A federal court recently ordered the transfer of an action involving an allegedly defective pain pump from Minnesota to plaintiffs’ home state of North Carolina, in an apparent rebuff of attempted forum-shopping. Powell v. I-Flow Corp., No. 10-1984 (D. Minn. 7/14/10).
This case is one of thousands of product liability actions filed in recent years in the District of Minnesota by plaintiffs who have no connection to Minnesota against defendants who have no connection to Minnesota regarding events that did not occur in Minnesota and that had
no impact within Minnesota. Here, defendants are Delaware corporations with their principal places of business in California. Plaintiff underwent shoulder surgery in North Carolina in 2001, and he and his wife sued defendants for damage to his joint that allegedly resulted from the treatment of his post-surgical pain with a pain pump made by the defendants. In short, this case had no discernible connection to Minnesota.
Presumably the plaintiffs did not file this action in North Carolina — where they live,
where the pain pump was implanted, and where plaintiffs’ alleged injuries occurred —
because it is too late to sue the defendants there. Indeed, observed the court, the vast majority of these kinds of unconnected actions have been filed in this district because, if they were filed by the plaintiffs in their home states (or almost anywhere else), they would be dismissed under the applicable statutes of limitations. The Minnesota Legislature has, however, enacted unusually long statutes of limitations, and the state court has applied them to cases such as this. See Fleeger v. Wyeth, 771 N.W.2d 524, 525 (Minn. 2009).
The federal court noted that such forum shopping imposes heavy burdens on the District Court and
diverts the court’s limited resources away from litigants and cases that have much stronger
connections to the District of Minnesota.
Defendants moved to transfer. Section 1404(a) provides: “For the convenience of parties and
witnesses, in the interest of justice, a district court may transfer any civil action to any other
district or division where it might have been brought.” 28 U.S.C. § 1404(a). Deciding whether
to order a transfer under § 1404(a) requires a case-by-case evaluation of the particular
circumstances at hand and a consideration of all relevant factors. See Terra Int’l, Inc. v. Miss.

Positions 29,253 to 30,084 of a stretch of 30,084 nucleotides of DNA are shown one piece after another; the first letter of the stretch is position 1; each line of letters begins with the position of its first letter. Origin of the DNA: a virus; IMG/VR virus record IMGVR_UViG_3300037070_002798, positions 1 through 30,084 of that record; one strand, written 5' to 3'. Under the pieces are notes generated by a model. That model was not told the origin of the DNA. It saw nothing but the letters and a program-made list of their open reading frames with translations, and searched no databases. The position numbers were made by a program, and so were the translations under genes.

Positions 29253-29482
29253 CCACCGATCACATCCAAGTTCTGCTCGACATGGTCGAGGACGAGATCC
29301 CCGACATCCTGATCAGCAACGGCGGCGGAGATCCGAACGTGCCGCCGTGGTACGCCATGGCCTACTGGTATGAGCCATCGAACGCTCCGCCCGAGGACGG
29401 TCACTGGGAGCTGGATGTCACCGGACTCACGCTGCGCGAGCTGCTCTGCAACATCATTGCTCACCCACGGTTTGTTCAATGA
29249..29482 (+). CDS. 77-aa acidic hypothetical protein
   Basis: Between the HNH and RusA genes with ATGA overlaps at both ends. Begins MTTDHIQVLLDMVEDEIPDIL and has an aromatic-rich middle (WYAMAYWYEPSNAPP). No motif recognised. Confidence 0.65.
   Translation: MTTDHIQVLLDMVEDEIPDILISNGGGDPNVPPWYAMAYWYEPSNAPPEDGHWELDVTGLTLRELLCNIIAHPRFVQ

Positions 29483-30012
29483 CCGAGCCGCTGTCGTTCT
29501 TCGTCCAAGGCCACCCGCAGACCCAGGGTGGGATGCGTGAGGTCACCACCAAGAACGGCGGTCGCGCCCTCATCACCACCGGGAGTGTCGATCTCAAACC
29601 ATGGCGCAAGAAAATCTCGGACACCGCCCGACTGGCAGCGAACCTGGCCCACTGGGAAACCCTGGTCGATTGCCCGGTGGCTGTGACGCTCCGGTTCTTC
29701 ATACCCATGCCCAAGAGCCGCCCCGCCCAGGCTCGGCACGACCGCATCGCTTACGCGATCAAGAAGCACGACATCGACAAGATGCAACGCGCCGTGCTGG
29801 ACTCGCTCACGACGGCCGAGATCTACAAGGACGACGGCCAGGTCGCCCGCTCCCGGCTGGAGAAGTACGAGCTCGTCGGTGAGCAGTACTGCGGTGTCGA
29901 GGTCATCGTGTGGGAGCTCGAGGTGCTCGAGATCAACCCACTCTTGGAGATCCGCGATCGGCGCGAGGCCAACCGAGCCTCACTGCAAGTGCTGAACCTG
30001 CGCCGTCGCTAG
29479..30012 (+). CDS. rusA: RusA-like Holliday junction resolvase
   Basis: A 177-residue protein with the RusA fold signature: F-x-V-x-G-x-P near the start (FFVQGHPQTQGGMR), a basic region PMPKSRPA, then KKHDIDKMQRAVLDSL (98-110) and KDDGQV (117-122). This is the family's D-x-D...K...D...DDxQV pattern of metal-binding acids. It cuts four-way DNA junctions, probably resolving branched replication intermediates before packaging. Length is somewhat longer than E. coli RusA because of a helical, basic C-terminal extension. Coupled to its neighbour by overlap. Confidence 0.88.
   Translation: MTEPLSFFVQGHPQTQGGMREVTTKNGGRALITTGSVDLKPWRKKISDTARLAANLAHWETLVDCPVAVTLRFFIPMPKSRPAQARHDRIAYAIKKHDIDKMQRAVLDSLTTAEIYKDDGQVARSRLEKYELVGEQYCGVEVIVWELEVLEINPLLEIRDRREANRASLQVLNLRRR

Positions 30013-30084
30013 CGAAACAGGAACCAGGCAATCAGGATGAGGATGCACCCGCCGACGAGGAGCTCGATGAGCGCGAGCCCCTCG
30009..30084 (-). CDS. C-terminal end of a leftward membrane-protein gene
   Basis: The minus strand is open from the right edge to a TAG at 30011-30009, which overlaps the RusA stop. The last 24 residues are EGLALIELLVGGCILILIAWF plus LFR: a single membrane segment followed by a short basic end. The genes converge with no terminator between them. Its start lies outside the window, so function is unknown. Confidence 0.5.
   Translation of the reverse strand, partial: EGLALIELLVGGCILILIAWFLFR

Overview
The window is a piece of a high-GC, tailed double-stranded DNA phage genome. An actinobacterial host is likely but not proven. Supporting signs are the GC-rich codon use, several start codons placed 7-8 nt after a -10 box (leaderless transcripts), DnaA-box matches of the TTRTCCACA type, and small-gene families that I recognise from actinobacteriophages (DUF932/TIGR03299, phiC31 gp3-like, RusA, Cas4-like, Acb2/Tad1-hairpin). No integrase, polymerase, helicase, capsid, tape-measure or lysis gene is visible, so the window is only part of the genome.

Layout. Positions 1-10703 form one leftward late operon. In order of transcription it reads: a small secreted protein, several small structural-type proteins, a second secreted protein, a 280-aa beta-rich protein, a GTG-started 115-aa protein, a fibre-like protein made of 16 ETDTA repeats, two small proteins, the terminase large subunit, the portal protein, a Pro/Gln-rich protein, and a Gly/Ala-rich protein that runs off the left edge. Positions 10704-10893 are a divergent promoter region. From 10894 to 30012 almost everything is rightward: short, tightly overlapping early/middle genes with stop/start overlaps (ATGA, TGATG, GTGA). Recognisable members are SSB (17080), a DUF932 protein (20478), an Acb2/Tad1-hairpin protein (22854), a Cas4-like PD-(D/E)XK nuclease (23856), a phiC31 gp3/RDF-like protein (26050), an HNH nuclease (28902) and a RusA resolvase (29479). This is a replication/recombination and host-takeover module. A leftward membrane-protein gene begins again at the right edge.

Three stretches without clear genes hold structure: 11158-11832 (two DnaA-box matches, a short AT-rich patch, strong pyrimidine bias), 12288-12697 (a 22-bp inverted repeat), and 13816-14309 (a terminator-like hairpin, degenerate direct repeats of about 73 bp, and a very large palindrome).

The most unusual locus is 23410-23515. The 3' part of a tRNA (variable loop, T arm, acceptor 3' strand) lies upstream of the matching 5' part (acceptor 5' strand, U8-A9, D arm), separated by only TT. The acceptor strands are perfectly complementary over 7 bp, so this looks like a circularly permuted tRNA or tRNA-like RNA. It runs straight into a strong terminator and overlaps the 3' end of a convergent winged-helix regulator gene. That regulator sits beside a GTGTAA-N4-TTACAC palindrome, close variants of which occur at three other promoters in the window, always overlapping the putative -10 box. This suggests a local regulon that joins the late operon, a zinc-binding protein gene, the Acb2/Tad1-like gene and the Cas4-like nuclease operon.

Chem. Corp., 119 F.3d 688, 691 (8th Cir. 1997). The relevant factors fall generally into three
categories: (1) the convenience of the parties; (2) the convenience of the witnesses; and (3) the
interests of justice.
All these factors, said the court, overwhelmingly favor transfer. Because none of the parties is located in Minnesota, none of the relevant events occurred in Minnesota, none of the alleged injuries has been suffered in Minnesota, and none of the evidence is present in Minnesota, Minnesota does not appear to be convenient for anyone — including the Powells, who live in North Carolina. In fact, any state with any connection to this lawsuit would be more convenient than Minnesota. It is true that, as a general rule, courts afford some deference to a plaintiff’s
choice of forum; but this deference “is based on an assumption that the plaintiff’s choice of forum will be a convenient one.” In re Apple, Inc., 602 F.3d 909, 913 (8th Cir. 2010). When that assumption does not hold — when, as here, the plaintiff has chosen an inconvenient forum — the plaintiff’s choice of forum fades in importance.
The plaintiffs also argued that keeping all of the pain-pump cases like this one in Minnesota would further the interests of justice because the cases could be litigated more efficiently if they were all
litigated in the same district. But by this logic, plaintiffs’ lawyers could routinely force a “de facto” MDL on a district simply by filing enough similar cases in that district. This would allow plaintiffs’ lawyers to sidestep the MDL process — the very mechanism that federal courts have implemented for handling mass-tort actions. In fact, the JPML has twice declined to consolidate pain-pump cases into an MDL. See In re Ambulatory Pain Pump-Chondrolysis Prods. Liab. Litig., MDL No. 2139, 2010 WL 1790214 (JPML May 5, 2010); In re Shoulder Pain Pump-Chondrolysis Prods. Liab. Litig., 571 F. Supp. 2d 1367 (JPML 2008).
One interesting tidbit, even though transferred, because the plaintiffs originally filed suit in Minnesota, the Minnesota statutes of limitations may travel with this case. That is, if, under Minnesota’s choice-of-law rules, the Powells are entitled to the benefit of Minnesota’s statute of limitations, they may retain that benefit in the Eastern District of North Carolina. See Ferens v. John Deere Co., 494 U.S. 516, 523 (1990) ( § 1404(a) transfer does not change the law applicable in a diversity case); Eggleton v. Plasser & Theurer Export Von Bahnbaumaschinen Gesellschaft, MBH, 495 F.3d 582, 586 (8th Cir. 2007) (after a § 1404(a) transfer, “the transferee court applies the
choice-of-law rules of the state in which the transferor court sits”). Thus, it may have been a rewarding shopping trip.